Read more about this science, and the work of some “biomimics”, by picking up a copy of Janine Benyus’ book Biomimicry: Innovation Inspired by Nature (amazon link) or by visiting the website of the not-for-profit Biomimicry Institute.
Green chemistry focuses on reducing the generation and use of hazardous chemicals, decreasing pollution at its source. Paul Anastas and John Warner published the 12 Principles of Green Chemistry in 1998 and set out the following design goal:
Chemical products and processes should be designed to the higest level of this hierarchy and be cost-competitive in the market.
1. Source Reduction/Prevention of Chemical Hazards
2. Reuse or Recycle Chemicals
3. Treat Chemicals to Render Them Less Hazardous
4. Dispose of Chemicals Properly
Learn more about Green Chemistry by reading Anastas and Warner’s coauthored book, Green Chemistry: Theory and Practice (amazon link), or by visiting the website of Dr. Warner’s for-profit company, the Warner Babcock Institute for Green Chemistry.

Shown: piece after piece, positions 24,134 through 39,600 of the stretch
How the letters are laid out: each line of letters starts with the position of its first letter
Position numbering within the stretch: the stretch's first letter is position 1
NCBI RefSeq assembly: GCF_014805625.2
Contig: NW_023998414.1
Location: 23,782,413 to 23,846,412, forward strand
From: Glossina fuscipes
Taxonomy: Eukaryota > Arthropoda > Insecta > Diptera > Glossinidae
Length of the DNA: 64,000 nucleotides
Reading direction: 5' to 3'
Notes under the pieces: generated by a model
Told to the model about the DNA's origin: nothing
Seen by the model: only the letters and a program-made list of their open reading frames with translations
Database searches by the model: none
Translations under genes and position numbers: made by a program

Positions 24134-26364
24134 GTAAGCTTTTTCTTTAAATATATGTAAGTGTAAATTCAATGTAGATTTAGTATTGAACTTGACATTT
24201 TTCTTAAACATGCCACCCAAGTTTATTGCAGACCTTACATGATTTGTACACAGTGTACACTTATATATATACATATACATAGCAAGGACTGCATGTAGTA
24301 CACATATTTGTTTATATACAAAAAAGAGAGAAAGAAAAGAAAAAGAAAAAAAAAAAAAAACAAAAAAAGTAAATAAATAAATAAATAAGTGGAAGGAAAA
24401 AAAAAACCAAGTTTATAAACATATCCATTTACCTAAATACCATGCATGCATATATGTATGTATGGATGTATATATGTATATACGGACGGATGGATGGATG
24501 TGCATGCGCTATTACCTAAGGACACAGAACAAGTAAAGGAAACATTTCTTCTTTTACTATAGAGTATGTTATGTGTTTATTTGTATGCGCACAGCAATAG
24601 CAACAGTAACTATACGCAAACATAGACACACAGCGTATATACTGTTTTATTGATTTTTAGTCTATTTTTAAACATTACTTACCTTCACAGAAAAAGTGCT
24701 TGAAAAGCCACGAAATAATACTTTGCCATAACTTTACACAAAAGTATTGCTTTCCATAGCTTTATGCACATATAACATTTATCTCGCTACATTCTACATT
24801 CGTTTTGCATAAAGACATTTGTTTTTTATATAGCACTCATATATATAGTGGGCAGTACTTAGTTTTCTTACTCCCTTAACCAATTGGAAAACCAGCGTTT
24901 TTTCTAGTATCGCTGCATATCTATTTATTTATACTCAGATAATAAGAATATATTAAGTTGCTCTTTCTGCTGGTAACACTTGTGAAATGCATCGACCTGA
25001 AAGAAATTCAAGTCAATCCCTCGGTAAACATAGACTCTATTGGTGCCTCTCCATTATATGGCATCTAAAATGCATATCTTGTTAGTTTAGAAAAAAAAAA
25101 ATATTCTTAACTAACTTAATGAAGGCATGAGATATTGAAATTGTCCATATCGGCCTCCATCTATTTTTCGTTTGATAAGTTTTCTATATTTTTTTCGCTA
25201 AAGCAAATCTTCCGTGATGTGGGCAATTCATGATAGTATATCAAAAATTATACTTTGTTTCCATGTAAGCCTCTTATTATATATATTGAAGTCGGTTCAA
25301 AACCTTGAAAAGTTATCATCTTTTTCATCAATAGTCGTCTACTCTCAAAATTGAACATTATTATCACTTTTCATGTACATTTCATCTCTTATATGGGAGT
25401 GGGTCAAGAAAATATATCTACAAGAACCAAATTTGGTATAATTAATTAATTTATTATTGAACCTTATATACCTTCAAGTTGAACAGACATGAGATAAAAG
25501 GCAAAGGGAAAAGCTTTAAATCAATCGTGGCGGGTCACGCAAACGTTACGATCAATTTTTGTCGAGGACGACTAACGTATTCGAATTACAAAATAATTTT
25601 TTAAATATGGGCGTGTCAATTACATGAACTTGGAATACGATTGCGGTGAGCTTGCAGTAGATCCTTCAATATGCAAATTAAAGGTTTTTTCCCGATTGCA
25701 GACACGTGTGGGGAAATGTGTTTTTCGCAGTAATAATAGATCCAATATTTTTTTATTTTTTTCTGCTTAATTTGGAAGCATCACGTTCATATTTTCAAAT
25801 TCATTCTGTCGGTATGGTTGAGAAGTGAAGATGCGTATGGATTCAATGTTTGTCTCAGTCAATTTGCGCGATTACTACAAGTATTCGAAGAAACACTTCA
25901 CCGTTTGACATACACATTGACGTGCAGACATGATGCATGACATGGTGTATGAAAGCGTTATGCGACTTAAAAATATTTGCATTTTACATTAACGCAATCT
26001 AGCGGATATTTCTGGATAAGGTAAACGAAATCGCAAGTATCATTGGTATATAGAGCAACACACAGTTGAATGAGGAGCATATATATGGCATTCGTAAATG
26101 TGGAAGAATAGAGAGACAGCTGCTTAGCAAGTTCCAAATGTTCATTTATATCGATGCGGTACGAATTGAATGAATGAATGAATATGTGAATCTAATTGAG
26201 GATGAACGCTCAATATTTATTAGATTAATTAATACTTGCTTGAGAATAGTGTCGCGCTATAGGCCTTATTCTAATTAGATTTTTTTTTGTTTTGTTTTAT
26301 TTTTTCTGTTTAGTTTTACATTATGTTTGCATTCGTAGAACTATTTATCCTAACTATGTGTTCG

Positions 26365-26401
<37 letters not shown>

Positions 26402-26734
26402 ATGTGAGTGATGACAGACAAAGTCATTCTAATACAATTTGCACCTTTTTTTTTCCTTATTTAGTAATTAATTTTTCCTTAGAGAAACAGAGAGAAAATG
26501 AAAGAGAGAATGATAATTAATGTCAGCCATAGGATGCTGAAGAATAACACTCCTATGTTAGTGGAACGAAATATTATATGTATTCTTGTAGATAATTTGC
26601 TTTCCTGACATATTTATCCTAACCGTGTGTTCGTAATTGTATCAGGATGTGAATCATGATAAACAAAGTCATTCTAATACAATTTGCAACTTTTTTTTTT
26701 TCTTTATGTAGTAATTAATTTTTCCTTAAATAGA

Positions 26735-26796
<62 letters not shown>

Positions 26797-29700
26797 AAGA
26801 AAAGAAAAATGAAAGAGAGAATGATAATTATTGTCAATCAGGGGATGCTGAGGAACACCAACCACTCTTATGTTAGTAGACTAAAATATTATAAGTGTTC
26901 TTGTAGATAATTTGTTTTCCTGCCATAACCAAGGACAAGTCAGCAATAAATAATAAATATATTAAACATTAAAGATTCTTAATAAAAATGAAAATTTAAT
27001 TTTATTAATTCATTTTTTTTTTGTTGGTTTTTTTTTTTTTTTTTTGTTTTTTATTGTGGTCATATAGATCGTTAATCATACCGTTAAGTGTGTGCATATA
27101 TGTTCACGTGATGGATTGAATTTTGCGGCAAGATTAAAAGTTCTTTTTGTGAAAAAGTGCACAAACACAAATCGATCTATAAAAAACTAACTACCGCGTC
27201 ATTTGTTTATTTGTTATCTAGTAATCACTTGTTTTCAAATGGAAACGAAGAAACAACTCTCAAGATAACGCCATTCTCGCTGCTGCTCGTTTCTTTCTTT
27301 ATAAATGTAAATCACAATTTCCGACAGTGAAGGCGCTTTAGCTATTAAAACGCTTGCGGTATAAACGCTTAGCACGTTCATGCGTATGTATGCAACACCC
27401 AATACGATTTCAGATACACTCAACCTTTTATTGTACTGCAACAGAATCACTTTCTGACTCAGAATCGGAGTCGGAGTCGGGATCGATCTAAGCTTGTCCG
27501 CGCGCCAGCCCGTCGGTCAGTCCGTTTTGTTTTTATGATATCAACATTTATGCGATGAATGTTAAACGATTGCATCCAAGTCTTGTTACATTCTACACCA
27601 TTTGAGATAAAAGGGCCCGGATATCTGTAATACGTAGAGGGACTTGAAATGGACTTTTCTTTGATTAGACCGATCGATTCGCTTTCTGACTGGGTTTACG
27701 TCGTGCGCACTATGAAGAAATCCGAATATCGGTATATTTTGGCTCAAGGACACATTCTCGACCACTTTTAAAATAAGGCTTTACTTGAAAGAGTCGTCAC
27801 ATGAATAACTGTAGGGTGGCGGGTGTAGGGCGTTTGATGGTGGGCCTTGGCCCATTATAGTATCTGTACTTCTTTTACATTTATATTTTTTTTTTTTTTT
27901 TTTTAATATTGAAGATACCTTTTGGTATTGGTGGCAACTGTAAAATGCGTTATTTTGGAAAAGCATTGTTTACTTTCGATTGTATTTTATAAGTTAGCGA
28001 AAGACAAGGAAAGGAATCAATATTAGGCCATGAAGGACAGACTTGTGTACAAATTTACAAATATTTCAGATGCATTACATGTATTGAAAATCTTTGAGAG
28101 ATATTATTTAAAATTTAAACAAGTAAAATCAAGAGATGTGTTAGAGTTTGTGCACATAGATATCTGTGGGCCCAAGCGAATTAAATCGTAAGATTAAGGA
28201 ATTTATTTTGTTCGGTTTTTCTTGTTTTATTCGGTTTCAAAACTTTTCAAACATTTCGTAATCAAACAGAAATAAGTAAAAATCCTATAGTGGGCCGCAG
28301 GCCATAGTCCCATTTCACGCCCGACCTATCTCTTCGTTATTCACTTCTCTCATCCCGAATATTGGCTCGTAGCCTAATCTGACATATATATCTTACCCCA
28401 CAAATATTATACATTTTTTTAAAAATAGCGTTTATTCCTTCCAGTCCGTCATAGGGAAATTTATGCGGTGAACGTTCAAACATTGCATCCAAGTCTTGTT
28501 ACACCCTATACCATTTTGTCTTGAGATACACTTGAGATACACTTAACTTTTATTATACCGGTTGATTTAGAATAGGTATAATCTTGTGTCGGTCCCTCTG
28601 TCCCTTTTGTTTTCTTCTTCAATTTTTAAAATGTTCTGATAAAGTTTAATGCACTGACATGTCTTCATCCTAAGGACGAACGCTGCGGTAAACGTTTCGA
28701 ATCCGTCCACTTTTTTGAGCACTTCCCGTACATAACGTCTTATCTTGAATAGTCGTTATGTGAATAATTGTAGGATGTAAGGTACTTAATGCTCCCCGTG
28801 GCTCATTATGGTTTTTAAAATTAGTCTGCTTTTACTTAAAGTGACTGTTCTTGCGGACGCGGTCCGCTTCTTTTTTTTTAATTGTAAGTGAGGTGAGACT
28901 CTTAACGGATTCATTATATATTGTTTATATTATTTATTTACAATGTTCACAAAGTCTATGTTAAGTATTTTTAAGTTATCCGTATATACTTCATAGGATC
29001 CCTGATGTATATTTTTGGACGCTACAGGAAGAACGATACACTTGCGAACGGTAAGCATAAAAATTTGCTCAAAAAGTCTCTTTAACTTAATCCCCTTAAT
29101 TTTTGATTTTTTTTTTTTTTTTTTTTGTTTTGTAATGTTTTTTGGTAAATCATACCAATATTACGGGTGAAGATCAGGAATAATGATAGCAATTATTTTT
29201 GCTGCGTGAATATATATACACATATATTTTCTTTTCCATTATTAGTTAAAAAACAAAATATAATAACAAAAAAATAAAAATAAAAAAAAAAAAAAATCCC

Many companies find that promoting the environmental responsibility, or even just the benefits, of their products can be a powerful marketing angle. Touting the “green” aspects of existing products, processes, or systems has become almost the standard in many industries. Some companies’ messages actually outstrip their reality, leading to what is generally called “greenwashing.” As will be discussed later in the guide, there are now quite strict guidelines issued by the Federal Trade Commission about making “green” claims. When talking with sales and marketing people in their company, product designers will find it helpful to know what benefits of their sustainable design and engineering efforts can be claimed publicly.
Learn more about Green Marketing by viewing this short video on the topic produced for Sustainable Life Media’s SustainableBrands Boot Camp, or view the FTC’s Green Guides and related resources at http://www.ftc.gov/opa/reporter/greengds.shtm.
 Asheen Phansey, “Biomimicry,” Berkshire Encyclopedia of Sustainability: The Business of Sustainability (New York: Berkshire Publishing Group, 2009), p. 37.
 Green Chemistry: Theory and Practice, Oxford University Press (1998)